Isidore of Seville, who is, let’s face it, quite the hero for BV, named it the “delay,” for obvious reasons In the 1st century CE, Lucan wrote of it as “…the sucking fish / Which holds the vessel back though eastern winds.”
This little sucker was the echeneis, a small fish no more than six inches in length, which made its home in the Indian Ocean, and is said to have clung to ships and delayed their passage. When this fish latches on to a seagoing vessel, the most Shakespearean of gusts or invocations thereof would not move the ship, which would seemed to have become rooted to a fixed point in the roiling sea.
This fish, dear readers, reminds me of someone… another stubborn little bastard. Who could it be? ah, well. It’ll come to me…
In any case, Pliny the Elder elaborated, noting that it is used for making love-charms, and spells to slow litigation, and that it can be used to hold back the birth of a pre-term fetus until term. “This fish” says Pliny, “is not eaten.” “Some say,” says Pliny,” that “this fish has feet.” Pliny is loathe to believe this last tidbit. It’s not particularly that the presence of feet is more far fetched than the efficacy of its presence in charms and spells, but simply that “Aristotle says it does not.” And it’s simply quite gauche to argue with Aristotle—at least, it was in the 1st century.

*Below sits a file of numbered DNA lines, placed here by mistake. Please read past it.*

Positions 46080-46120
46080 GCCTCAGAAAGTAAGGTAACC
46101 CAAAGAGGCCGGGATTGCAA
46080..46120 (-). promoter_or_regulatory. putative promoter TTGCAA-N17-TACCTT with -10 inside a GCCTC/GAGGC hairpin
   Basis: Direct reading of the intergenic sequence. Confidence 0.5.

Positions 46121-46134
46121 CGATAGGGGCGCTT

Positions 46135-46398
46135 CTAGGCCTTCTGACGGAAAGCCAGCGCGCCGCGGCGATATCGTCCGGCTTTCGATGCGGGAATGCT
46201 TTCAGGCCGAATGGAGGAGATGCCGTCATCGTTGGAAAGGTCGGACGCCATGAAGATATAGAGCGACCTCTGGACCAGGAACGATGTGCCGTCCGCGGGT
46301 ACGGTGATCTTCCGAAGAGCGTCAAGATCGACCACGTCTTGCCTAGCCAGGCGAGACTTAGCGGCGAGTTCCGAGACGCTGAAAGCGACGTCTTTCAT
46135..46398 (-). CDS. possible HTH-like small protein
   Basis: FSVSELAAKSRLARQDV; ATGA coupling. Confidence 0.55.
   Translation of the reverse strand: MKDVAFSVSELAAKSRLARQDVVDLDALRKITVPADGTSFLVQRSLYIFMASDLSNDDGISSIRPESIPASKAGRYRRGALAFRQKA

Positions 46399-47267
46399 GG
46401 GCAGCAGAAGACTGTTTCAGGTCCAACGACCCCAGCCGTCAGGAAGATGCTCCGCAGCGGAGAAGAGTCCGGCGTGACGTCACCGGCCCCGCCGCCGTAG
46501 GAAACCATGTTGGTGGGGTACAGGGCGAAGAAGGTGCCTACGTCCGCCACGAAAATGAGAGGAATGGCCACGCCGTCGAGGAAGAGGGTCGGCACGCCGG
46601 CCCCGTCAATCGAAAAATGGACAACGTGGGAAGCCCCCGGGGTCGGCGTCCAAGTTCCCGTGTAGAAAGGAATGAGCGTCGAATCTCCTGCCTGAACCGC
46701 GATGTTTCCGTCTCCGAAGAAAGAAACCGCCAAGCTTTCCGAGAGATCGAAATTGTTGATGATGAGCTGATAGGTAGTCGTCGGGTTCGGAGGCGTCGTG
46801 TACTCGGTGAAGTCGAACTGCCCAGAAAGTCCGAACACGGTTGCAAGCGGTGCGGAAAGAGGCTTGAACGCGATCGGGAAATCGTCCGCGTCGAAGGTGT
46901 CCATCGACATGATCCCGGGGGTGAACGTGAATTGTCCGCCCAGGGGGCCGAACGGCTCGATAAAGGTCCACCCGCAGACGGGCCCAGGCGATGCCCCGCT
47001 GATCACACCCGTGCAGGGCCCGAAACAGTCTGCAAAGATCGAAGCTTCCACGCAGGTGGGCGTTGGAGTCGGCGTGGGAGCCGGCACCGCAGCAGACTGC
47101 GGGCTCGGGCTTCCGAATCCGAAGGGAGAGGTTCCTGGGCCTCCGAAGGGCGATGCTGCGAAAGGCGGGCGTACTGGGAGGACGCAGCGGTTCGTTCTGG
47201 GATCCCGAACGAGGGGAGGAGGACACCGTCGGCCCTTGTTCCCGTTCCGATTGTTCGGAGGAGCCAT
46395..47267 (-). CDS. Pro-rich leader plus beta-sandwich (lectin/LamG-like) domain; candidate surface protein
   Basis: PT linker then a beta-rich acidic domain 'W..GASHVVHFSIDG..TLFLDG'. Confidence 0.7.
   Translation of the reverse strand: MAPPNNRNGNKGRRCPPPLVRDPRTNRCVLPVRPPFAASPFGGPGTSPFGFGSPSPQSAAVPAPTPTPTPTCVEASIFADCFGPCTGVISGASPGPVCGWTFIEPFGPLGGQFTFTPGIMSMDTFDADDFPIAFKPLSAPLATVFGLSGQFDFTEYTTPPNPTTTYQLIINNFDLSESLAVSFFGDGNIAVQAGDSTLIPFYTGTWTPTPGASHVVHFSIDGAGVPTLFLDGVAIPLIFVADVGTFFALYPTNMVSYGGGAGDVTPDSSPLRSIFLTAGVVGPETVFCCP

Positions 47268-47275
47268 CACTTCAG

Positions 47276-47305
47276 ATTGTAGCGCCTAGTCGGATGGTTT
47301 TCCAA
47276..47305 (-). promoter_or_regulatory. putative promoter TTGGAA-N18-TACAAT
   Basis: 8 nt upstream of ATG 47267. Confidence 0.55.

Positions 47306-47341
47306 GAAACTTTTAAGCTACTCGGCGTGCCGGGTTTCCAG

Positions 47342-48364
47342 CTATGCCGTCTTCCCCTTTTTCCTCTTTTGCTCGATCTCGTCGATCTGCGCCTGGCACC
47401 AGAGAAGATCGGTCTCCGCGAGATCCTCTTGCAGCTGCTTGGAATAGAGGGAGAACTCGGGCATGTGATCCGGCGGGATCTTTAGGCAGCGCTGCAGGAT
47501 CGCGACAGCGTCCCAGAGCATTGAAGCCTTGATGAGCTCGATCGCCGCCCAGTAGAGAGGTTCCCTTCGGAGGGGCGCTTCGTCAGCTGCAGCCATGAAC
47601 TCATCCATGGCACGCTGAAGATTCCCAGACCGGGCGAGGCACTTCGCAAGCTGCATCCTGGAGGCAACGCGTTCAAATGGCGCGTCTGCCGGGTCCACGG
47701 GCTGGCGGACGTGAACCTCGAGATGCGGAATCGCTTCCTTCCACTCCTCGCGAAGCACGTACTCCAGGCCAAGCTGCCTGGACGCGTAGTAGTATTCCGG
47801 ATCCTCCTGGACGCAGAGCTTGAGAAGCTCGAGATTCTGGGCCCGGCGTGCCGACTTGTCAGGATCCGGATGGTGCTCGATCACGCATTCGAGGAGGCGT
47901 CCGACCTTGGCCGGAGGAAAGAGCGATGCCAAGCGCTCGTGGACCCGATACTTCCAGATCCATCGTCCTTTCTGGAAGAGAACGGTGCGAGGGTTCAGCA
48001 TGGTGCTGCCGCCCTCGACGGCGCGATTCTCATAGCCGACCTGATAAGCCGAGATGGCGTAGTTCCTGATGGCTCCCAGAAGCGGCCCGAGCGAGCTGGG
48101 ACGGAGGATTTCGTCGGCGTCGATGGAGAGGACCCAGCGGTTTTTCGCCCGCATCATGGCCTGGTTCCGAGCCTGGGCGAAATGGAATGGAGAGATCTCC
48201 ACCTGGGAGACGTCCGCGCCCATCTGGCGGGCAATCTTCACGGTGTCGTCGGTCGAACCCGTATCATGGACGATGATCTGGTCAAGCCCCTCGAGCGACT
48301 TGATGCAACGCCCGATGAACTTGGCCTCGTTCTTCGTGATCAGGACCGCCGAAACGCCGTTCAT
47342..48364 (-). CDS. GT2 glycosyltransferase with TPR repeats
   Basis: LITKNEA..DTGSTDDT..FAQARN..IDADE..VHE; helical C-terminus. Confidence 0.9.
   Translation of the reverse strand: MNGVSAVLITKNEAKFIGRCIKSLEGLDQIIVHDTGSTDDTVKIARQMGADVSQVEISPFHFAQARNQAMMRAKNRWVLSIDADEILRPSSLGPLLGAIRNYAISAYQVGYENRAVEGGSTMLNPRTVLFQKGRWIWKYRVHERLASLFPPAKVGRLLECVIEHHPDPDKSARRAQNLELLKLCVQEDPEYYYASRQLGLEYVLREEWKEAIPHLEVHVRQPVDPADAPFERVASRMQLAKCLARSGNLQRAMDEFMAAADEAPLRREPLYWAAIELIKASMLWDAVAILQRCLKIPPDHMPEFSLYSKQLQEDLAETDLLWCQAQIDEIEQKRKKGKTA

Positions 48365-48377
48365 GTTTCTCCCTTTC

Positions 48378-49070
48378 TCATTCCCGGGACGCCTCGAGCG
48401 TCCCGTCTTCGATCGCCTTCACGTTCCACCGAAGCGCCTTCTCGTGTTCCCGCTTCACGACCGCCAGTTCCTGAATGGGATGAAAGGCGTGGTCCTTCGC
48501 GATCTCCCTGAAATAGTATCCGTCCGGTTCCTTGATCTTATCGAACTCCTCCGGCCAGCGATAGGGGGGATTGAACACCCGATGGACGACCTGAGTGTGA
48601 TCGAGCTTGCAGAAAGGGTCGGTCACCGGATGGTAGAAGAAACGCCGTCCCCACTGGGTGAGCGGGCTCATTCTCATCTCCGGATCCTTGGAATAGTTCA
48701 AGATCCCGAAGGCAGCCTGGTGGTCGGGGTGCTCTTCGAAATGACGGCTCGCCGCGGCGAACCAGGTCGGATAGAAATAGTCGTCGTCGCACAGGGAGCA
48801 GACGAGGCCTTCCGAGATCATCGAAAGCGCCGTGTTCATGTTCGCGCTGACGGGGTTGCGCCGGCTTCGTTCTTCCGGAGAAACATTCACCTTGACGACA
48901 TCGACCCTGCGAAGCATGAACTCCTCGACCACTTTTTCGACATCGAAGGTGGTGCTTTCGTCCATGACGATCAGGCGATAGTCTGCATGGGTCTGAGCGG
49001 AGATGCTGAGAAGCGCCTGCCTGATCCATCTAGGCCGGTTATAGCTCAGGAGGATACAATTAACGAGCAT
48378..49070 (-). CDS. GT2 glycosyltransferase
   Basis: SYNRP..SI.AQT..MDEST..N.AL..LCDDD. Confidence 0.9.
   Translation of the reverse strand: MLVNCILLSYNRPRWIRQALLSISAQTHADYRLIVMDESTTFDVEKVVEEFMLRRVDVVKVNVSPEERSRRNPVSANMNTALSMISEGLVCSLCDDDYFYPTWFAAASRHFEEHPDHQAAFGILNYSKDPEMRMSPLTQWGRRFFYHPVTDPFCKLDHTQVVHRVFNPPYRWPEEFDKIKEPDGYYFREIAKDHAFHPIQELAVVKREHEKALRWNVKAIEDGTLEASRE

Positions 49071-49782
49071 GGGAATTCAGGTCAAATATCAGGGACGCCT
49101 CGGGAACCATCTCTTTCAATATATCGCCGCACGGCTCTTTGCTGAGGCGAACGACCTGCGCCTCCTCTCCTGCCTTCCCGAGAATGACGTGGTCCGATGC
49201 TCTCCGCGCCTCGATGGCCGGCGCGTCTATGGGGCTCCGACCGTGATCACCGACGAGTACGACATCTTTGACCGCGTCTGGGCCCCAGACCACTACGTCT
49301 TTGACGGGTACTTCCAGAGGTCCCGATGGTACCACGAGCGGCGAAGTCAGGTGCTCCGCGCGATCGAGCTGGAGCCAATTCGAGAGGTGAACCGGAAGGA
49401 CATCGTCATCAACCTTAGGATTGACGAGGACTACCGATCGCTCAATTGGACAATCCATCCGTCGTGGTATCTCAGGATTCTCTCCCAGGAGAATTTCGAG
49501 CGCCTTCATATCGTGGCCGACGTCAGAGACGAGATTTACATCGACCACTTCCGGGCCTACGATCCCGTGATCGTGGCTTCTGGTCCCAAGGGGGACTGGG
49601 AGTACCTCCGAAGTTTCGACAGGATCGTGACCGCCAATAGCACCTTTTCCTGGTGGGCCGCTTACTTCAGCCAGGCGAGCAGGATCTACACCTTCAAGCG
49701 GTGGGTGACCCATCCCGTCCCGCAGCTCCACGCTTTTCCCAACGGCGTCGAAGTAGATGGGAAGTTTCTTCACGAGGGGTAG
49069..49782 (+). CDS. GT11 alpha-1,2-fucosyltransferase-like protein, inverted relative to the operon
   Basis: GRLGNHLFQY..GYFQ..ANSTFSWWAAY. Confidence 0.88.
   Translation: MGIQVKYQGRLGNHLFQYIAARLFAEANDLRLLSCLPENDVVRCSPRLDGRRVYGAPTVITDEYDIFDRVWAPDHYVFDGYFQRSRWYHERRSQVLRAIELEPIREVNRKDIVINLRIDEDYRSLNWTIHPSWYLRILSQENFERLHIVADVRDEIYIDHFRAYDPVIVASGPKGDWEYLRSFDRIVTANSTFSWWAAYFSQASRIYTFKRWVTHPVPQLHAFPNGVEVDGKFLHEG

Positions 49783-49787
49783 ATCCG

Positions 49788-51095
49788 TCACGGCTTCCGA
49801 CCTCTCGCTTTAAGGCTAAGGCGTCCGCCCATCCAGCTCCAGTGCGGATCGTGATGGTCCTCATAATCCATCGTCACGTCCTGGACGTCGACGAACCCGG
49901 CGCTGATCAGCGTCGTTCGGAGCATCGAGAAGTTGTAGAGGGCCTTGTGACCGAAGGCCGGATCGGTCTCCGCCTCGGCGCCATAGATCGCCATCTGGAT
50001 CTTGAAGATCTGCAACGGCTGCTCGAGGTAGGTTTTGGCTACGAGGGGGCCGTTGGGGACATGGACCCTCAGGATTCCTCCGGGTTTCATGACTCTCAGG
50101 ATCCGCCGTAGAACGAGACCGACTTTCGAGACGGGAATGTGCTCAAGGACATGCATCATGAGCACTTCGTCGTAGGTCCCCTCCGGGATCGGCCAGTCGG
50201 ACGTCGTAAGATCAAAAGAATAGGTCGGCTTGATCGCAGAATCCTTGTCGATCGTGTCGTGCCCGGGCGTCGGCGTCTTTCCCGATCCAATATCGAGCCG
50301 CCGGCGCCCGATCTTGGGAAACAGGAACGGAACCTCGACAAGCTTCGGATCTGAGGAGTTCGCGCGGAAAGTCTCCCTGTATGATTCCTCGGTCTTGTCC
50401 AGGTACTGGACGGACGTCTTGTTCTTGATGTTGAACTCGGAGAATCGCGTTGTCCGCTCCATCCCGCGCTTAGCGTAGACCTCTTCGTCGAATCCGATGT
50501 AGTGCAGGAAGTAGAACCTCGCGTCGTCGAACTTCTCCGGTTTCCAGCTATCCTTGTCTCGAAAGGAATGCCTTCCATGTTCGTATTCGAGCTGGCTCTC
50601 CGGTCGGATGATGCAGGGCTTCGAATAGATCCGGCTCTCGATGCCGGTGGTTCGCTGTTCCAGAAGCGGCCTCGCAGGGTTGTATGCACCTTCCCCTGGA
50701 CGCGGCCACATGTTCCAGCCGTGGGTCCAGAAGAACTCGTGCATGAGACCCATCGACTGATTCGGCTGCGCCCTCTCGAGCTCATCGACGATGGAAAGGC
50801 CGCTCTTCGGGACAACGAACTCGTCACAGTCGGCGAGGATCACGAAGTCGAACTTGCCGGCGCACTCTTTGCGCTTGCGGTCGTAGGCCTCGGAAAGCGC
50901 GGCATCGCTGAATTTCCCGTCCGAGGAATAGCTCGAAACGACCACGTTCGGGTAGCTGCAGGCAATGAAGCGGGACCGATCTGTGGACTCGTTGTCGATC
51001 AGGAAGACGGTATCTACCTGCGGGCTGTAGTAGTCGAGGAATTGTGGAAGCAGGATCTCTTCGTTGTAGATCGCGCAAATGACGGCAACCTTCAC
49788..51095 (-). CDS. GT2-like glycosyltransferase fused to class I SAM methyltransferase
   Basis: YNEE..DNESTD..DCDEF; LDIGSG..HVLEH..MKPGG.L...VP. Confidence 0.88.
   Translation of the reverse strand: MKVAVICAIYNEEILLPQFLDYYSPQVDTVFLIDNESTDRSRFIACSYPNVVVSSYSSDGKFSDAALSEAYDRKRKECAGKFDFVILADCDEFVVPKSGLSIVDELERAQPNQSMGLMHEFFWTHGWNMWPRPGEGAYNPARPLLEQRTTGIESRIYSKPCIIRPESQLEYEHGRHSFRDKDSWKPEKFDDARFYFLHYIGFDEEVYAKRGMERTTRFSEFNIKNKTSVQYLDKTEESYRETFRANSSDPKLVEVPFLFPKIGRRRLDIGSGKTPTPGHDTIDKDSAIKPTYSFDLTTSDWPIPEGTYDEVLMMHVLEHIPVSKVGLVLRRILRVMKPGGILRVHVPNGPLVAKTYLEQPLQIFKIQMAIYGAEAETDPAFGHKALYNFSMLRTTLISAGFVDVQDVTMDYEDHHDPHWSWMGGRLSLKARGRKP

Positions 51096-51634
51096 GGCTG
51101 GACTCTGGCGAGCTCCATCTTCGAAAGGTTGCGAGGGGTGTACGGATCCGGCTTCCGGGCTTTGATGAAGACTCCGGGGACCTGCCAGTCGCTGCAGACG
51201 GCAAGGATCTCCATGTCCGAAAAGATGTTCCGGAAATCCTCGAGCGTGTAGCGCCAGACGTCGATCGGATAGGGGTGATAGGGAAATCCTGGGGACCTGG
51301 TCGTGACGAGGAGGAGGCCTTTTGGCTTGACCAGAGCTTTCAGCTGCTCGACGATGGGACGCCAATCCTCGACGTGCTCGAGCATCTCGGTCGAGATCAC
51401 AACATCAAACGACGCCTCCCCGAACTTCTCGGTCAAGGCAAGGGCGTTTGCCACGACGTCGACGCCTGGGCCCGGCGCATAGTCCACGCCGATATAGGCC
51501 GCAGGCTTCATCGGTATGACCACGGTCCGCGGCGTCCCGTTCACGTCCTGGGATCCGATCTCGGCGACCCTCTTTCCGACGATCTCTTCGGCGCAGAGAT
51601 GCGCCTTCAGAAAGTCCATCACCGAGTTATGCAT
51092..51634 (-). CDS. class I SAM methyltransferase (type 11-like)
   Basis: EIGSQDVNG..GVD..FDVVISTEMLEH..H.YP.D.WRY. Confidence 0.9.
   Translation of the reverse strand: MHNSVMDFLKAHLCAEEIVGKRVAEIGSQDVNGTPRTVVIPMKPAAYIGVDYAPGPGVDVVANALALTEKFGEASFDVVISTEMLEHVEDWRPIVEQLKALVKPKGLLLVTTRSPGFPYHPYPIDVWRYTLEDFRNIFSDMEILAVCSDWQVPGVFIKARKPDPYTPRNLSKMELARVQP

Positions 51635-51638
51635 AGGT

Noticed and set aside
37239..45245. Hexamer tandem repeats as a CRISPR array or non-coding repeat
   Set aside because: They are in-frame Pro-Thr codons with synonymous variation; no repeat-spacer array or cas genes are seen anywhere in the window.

AHA! I remember now: who could resemble an impedance to progress impervious to either reason or pathos?
Why, it’s the author’s writer’s block, of course- her worst enemy while adrift in the rough seas of dissertation.
yes, it’s one of those days folks. Send the life rafts… And mind the echeneis.